Homeland Security chief visits Minneapolis in 'listening mode'


Homeland Security Secretary Jeh Johnson says his visit to Minneapolis Friday was "an exercise in trust."

Johnson traveled to the heart of Minneapolis' Somali community to let local leaders know they're not alone in their struggle against extremist groups that are recruiting young Muslims to overseas battlefields, FOX 9 reports.

FOX says Johnson encouraged the community to be participants in public safety, saying “If you see somebody who may be headed in the direction of violence, someone disaffected, angry in some way, help us to help you in the community, I don't consider that snitching."

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Minneapolis' Somali-American community has asked for help countering the recruitment efforts of extremist groups and in September the Justice Department announced the Twin Cities are one of three metro areas where a pilot program designed to stem the flow of recruits to Africa and the Middle East is getting underway.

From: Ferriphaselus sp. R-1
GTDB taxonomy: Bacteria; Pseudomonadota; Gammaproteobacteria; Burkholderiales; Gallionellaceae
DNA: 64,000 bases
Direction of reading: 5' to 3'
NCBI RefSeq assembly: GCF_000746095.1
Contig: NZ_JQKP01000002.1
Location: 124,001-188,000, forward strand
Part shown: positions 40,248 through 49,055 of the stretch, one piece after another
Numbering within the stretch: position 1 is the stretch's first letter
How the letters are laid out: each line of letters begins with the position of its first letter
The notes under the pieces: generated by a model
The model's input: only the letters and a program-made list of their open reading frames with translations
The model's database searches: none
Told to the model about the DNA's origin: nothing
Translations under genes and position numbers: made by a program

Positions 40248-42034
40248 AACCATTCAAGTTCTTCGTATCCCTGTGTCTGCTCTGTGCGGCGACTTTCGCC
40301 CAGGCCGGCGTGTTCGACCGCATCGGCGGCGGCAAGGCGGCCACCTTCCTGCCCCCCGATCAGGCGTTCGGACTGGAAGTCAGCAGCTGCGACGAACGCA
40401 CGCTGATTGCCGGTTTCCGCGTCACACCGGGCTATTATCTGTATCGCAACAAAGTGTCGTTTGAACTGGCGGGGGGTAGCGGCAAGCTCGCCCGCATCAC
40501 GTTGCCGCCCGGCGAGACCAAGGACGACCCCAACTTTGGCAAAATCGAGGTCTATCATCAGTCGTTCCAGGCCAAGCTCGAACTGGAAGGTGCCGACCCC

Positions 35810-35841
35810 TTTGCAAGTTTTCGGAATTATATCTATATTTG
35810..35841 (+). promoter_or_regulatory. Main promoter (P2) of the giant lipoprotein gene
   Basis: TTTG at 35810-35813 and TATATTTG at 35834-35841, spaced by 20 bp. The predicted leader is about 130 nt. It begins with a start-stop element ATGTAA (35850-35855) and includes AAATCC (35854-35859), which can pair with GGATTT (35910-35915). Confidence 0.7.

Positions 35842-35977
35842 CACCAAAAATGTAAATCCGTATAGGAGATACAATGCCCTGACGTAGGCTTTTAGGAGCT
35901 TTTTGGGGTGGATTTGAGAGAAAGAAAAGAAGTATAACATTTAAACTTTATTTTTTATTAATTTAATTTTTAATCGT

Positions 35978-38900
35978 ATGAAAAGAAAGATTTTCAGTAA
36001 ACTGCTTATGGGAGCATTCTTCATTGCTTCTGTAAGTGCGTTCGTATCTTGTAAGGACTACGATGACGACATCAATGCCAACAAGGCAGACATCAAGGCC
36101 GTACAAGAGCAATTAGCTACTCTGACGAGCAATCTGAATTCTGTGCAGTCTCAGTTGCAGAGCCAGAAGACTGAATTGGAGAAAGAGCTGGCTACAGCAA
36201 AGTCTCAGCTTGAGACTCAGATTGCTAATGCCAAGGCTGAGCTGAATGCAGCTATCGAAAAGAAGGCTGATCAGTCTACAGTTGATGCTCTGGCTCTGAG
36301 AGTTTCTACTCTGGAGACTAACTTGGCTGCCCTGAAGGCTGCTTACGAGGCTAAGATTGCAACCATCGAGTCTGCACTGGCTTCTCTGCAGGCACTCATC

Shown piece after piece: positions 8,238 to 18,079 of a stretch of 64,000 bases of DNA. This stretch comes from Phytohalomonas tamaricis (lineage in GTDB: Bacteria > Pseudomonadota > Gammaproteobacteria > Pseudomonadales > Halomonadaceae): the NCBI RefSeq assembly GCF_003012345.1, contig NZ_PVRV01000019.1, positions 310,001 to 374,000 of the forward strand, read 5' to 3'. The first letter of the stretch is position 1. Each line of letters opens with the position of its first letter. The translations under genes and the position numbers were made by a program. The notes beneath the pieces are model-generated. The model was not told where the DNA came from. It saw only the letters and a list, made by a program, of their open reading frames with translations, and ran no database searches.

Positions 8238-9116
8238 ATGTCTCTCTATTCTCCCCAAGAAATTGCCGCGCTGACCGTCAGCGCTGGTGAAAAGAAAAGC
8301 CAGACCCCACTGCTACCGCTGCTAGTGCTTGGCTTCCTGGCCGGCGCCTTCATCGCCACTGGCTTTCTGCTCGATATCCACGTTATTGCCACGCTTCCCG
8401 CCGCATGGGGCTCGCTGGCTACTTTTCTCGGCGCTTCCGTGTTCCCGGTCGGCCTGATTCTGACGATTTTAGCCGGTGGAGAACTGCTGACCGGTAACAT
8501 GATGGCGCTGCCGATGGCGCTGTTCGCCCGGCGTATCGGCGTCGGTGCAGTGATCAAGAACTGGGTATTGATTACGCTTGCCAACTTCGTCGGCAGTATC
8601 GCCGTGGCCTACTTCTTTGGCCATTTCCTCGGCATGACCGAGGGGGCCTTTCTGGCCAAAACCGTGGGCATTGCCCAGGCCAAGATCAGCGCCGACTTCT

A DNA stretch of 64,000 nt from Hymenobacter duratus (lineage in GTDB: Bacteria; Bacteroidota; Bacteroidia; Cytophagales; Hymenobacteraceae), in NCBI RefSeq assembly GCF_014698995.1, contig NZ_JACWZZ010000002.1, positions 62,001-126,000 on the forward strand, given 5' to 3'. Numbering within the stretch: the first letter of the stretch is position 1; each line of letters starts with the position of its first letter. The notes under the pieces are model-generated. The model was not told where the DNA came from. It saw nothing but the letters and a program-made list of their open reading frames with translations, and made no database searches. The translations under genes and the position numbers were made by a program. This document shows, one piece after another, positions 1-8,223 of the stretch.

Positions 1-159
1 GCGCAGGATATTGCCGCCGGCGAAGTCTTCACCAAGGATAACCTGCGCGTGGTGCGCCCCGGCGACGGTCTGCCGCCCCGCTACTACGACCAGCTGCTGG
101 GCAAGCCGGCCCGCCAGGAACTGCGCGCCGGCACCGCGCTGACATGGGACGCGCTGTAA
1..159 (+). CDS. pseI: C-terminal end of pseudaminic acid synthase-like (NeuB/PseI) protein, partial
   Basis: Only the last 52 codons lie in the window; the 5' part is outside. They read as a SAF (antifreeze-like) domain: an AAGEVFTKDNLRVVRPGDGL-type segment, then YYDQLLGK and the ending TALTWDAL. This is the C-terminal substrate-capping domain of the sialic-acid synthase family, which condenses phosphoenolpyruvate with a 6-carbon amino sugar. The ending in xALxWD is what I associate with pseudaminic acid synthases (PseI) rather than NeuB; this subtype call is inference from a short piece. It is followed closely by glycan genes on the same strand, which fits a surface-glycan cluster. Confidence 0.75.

Friday Johnson took part in meetings and roundtable discussions with law enforcement and community leaders. WCCO reports he later underscored the point that national concern about terrorism starts at the local level, with neighbors getting involved before young people are recruited.

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Johnson tells WCCO he'll consider concerns that were raised about security profiling of Somali-Americans at the Twin Cities airport.

The director of the Somali Education Center in Minneapolis, Abdirizhak Bihi, was pleased with Johnson's visit, telling KARE 11 "We are very happy that we are getting the right attention."

KARE says Johnson is on a cross-country tour of areas that have been recruiting hotspots and says he's visiting them in listening mode.

The New York Times followed the secretary on a visit to Dublin, Ohio, last month, where Johnson heard from parents worried that alienated young people would succumb to the social media appeals of groups such as Islamic State.

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